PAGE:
Amorphous Silica: A New Antioxidant Role for Rapid Critical‐Sized Bone Defect Healing
- Additional Document Info
- View All
Traumatic fractures cause structurally unstable sites due to severe bone loss. Such fractures generate a high yield of reactive oxygen species (ROS) that can lead to oxidative stress. Excessive and prolonged ROS activity impedes osteoblast differentiation and instigates long healing times. Stimulation of antioxidants such as superoxide dismutase (SOD1), are crucial to reduce ROS, stimulate osteogenesis, and strengthen collagen and mineral formation. Yet, no current fixative devices have shown an ability to enhance collagen matrix formation through antioxidant expression. This study reports plasma-enhanced chemical vapor deposition based amorphous silicon oxynitride (Si(ON)x) as a potential new fracture healing biomaterial that adheres well to the implant surface, releases Si(+4) to enhance osteogenesis, and forms a surface hydroxyapatite for collagen mineral attachment. These materials provide a sustained release of Si(+4) in physiological environment for extended times. The dissolution rate partially depends on the film chemistry and can be controlled by varying O/N ratio. The presence of Si(+4) enhances SOD1, which stimulates other osteogenic markers downstream and leads to rapid mineral formation. In vivo testing using a rat critical-sized calvarial defect model shows a more rapid bone-regeneration for these biomaterials as compared to control groups, that implies the clinical significance of the presented biomaterial.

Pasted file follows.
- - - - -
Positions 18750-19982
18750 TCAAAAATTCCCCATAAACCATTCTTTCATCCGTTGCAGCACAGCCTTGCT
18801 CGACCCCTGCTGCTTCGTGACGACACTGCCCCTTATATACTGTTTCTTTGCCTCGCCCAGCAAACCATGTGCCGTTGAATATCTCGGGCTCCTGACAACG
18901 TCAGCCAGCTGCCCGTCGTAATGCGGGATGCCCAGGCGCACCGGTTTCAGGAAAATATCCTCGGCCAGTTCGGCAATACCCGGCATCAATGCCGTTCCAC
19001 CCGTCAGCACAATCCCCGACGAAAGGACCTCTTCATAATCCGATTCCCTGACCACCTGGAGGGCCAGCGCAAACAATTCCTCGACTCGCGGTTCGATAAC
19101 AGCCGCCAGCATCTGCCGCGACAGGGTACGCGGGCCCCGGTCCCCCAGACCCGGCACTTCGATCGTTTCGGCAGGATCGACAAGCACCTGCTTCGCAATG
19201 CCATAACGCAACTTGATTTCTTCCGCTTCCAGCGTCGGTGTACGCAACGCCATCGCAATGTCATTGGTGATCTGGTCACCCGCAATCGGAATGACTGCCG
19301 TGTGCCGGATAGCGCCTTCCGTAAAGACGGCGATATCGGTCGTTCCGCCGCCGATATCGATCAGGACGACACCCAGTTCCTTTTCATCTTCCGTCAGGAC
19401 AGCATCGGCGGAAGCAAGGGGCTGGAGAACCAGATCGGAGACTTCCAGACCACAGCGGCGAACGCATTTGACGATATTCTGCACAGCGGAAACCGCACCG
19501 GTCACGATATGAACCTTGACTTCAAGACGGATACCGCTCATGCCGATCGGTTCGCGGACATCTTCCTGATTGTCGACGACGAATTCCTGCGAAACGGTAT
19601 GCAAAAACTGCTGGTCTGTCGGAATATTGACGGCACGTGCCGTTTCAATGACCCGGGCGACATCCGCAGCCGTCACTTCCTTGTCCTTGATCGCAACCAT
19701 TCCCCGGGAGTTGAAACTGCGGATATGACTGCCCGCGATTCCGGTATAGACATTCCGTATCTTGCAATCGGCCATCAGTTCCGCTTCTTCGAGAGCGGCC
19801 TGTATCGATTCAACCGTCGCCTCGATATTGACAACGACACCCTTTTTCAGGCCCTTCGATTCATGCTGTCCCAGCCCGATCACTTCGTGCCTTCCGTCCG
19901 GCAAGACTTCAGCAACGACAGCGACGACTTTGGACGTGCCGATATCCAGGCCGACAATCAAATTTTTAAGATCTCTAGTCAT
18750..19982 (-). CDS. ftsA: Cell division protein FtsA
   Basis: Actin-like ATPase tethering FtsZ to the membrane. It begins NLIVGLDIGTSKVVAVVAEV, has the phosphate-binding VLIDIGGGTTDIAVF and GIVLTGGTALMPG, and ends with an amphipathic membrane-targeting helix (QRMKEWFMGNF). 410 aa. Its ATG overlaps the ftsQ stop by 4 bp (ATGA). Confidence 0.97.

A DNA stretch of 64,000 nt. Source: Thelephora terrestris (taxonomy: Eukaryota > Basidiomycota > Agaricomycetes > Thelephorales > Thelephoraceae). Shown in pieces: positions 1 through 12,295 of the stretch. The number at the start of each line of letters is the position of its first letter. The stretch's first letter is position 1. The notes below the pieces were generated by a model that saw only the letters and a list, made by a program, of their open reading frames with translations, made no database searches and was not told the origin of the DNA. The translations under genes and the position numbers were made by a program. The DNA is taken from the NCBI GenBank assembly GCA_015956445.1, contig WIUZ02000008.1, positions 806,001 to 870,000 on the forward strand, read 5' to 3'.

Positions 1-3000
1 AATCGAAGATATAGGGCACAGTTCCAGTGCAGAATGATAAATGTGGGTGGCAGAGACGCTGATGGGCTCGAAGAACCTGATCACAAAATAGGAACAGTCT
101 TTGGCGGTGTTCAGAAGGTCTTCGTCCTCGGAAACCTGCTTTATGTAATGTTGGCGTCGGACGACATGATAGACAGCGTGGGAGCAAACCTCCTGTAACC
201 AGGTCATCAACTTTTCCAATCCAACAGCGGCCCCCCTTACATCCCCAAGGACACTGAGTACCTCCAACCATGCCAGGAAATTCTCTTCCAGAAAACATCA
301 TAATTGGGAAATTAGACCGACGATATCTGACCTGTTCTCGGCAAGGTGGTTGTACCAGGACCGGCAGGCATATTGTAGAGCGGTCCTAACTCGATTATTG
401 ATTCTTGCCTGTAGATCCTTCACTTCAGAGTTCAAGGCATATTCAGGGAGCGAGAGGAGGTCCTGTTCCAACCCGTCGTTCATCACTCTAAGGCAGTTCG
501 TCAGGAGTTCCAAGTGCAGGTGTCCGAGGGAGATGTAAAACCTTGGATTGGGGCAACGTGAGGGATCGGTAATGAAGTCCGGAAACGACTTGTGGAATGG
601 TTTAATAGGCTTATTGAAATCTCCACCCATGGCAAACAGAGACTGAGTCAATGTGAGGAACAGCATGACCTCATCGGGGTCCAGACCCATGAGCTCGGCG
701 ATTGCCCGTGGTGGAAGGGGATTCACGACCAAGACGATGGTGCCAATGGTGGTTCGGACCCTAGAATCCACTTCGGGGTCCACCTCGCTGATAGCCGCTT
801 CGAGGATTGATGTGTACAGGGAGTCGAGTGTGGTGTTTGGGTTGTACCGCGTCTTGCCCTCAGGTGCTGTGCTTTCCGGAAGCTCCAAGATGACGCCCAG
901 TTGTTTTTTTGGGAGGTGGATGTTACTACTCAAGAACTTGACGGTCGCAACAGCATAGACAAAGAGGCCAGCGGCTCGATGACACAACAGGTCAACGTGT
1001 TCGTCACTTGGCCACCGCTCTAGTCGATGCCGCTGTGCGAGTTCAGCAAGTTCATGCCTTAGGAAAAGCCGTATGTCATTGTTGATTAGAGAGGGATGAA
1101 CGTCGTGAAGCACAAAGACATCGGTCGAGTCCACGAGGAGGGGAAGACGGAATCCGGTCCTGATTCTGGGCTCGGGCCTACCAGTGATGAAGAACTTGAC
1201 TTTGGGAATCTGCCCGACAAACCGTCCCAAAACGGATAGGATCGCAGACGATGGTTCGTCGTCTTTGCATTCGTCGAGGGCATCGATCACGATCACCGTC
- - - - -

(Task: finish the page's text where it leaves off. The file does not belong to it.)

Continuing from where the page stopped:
author list (cited authors)
Ilyas, A., Odatsu, T., Shah, A., Monte, F., Kim, H., Kramer, P., Aswath, P. B., & Varanasi, V. G.